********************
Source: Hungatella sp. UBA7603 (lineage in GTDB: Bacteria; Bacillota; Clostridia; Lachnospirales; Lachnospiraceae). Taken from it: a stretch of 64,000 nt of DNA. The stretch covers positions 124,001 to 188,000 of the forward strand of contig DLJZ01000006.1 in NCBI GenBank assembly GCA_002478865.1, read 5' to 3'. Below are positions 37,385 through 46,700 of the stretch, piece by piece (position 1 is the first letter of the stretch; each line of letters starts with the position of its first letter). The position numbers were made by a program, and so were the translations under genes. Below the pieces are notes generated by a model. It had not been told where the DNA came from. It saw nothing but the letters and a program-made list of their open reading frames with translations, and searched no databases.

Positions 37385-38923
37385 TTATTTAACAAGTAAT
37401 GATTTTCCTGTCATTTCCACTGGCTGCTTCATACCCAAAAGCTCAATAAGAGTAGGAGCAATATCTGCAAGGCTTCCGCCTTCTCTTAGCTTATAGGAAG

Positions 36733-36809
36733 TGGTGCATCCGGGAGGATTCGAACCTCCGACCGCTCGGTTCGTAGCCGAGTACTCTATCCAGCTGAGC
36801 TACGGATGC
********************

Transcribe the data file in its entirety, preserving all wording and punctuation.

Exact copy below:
Source: Hungatella sp. UBA7603 (lineage in GTDB: Bacteria; Bacillota; Clostridia; Lachnospirales; Lachnospiraceae). Taken from it: a stretch of 64,000 nt of DNA. The stretch covers positions 124,001 to 188,000 of the forward strand of contig DLJZ01000006.1 in NCBI GenBank assembly GCA_002478865.1, read 5' to 3'. Below are positions 37,385 through 46,700 of the stretch, piece by piece (position 1 is the first letter of the stretch; each line of letters starts with the position of its first letter). The position numbers were made by a program, and so were the translations under genes. Below the pieces are notes generated by a model. It had not been told where the DNA came from. It saw nothing but the letters and a program-made list of their open reading frames with translations, and searched no databases.

Positions 37385-38923
37385 TTATTTAACAAGTAAT
37401 GATTTTCCTGTCATTTCCACTGGCTGCTTCATACCCAAAAGCTCAATAAGAGTAGGAGCAATATCTGCAAGGCTTCCGCCTTCTCTTAGCTTATAGGAAG

Positions 36733-36809
36733 TGGTGCATCCGGGAGGATTCGAACCTCCGACCGCTCGGTTCGTAGCCGAGTACTCTATCCAGCTGAGC
36801 TACGGATGC